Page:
Saturday, May 25, 2013

Reads over Rules

The learning poker player adapts handy rules of thumb that can keep him out of trouble. One often-used rule for TAGs with weak-tight tendencies is "small hand, small pot".

A few weeks ago, I raised the dreaded pocket jacks and got three-bet from a blind around the table. This was the typical 1-2 table where three-bets were QQ+ and sometimes AK, and not much else. The probable best play is a fold, but the 3bet was a min-3bet, we were deep enough, and I had position, so I saw a flop.

The flop was all low (nine-high) and my opponent checked. This obviously screams ace-king for the most probable hand in his narrow range. But the weak-tight tendencies showed up, and, fearing the checkraise from AA/KK, the "small hand, small pot" rule dutifully reminded me that I really wasn't ready to commit my stack with this hand yet, so I checked behind.

The turn brought another low card, and now the opponent made a healthy, near-pot-sized $45 bet. Of course, my check gave him license to fire with AK or anything else he might be holding. With the pot escalating and doubt creeping into what should be a pretty clear-cut read, I made the fold, first proud of not breaking the "big hand big pot" rule, but later mentally kicked myself for several days for doing so, for not trusting my own handreading skill (which isn't great, but in a 3bet pot in a donk 1-2 game, it's no rocket science).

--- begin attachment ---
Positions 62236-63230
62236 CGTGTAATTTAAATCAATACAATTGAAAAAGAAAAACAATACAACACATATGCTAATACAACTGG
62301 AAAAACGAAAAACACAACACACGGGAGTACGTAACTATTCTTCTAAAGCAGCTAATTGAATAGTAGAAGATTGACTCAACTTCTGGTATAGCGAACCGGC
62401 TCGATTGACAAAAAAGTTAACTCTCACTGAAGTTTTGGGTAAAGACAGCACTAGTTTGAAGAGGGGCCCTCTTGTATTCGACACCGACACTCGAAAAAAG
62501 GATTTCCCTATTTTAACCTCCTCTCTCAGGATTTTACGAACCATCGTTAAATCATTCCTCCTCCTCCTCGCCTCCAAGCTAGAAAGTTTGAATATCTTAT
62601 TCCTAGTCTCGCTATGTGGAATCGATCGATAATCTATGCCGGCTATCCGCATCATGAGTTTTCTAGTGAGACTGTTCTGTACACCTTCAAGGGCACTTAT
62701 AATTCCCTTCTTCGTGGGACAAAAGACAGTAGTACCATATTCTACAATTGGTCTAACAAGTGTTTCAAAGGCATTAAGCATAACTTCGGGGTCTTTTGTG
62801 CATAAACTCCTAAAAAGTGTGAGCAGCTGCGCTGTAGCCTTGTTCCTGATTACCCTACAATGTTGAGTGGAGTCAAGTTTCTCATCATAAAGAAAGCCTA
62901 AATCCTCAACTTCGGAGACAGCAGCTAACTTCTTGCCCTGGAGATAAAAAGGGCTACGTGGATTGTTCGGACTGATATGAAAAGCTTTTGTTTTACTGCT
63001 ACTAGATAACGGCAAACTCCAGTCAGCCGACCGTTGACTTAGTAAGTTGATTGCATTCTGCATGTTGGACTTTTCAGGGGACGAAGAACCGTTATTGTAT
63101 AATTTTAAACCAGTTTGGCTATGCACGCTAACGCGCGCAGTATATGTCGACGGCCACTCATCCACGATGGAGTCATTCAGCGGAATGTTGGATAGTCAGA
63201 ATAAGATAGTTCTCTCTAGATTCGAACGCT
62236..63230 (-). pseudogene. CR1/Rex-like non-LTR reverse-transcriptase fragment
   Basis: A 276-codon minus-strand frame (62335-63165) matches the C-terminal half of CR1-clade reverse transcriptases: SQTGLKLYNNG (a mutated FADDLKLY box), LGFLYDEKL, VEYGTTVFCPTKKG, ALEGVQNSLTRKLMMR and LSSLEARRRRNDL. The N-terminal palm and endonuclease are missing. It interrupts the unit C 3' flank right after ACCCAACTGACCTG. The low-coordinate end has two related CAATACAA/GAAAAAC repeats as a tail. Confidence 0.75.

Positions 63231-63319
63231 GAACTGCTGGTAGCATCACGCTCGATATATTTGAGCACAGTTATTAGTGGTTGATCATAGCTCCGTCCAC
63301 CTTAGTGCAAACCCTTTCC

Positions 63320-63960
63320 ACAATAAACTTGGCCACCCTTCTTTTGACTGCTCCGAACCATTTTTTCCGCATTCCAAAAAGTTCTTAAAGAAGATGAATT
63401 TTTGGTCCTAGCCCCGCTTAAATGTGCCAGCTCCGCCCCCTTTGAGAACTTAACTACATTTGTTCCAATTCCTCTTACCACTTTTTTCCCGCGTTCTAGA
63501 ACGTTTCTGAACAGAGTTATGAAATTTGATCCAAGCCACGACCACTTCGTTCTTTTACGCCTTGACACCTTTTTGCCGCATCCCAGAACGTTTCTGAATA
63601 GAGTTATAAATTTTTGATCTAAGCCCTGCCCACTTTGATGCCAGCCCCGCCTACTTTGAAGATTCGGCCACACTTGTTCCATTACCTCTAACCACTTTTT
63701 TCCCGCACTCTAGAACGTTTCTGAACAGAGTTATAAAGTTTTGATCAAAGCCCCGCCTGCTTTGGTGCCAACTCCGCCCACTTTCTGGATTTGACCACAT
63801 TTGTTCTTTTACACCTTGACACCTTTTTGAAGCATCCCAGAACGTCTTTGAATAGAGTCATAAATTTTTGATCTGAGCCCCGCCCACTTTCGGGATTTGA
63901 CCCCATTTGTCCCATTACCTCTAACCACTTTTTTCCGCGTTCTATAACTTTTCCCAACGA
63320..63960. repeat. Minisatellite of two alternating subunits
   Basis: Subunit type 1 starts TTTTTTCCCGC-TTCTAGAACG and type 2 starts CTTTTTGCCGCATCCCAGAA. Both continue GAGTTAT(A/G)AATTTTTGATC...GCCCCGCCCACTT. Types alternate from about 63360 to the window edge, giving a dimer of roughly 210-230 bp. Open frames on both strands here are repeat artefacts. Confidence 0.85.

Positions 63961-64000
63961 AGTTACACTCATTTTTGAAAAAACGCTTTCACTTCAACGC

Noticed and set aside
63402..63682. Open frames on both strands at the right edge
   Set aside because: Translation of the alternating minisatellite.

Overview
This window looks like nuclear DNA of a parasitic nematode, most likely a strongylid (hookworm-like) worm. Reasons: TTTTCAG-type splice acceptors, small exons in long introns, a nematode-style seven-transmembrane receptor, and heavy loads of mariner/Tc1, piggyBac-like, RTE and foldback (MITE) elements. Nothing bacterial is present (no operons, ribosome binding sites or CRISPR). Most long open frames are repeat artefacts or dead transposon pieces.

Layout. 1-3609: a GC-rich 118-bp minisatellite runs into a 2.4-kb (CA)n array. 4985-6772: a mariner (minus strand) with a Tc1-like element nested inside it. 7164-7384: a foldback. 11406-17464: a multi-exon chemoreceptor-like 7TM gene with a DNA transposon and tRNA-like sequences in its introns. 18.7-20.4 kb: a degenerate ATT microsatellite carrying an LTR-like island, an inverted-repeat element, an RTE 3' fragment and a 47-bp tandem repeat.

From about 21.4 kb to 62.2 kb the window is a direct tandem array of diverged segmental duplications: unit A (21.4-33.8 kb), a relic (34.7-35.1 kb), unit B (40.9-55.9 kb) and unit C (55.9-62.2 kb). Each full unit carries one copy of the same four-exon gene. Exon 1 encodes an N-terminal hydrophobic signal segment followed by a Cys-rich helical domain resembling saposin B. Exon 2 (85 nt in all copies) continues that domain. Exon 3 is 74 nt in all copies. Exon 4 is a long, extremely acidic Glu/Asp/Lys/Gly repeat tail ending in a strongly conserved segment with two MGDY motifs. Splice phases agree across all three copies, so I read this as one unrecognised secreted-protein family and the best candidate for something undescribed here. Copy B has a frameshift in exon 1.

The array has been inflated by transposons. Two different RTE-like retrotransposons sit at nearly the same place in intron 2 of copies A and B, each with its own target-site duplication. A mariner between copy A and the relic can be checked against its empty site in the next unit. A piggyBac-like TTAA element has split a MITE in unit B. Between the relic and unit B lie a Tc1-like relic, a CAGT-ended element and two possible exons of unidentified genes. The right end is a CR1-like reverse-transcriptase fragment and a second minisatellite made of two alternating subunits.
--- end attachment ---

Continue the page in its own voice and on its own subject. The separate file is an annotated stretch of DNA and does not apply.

So now we fast forward to last night, again at the Cleveland Horseshoe, where I no longer have to worry about making a mistake in a big pot, because I've already gotten 150 big blinds whisked away from me with kings preflop, vs. Aces, easy as you please. Facing the preflop shove, the familiar fear crept in (which would have obviously helped me this time), but this time my read was that this player could have queens or even jacks as easily as aces in this particular situation, and a call was mandatory. "Shut the fuck up and take your beat like a man", my brain told me as I announced call, then watched the shiny aces flip over across the table.

A standard, brutal result, but correct play based on my reads. This was actually somewhat comforting - I was playing without fear and rationally trying to put players on ranges and play hands correctly.

I had my stack back up to about $300 with a reload and winning some pots, still down about $150 on the night, when a tight-ish player raised it up from early position. The $1-2 donkey chain of fools started calling, and I got to look at pocket jacks on the button. Probably a no-brainer squeeze, but of course I had already been stacked and stung tonight, and my old friend fear whispered to just call this time, so I did.

We got a flop of . The entire field checks to me.

Weak-tight or not, my jacks are an overpair and 4 people have checked to me. I bet $25 into this $50 pot. Two players called. One was an uber-donk out of the blinds who had like $75 back, and I knew could have any pair or draw here. I wasn't worried about him. The second guy, to my immediate right, was too loose preflop but seemed ok postflop. I put him on some kind of ten (maybe with a weak-ish kicker, as Ace-ten probably leads out on this board), or the spade draw. He has around $400 in his stack.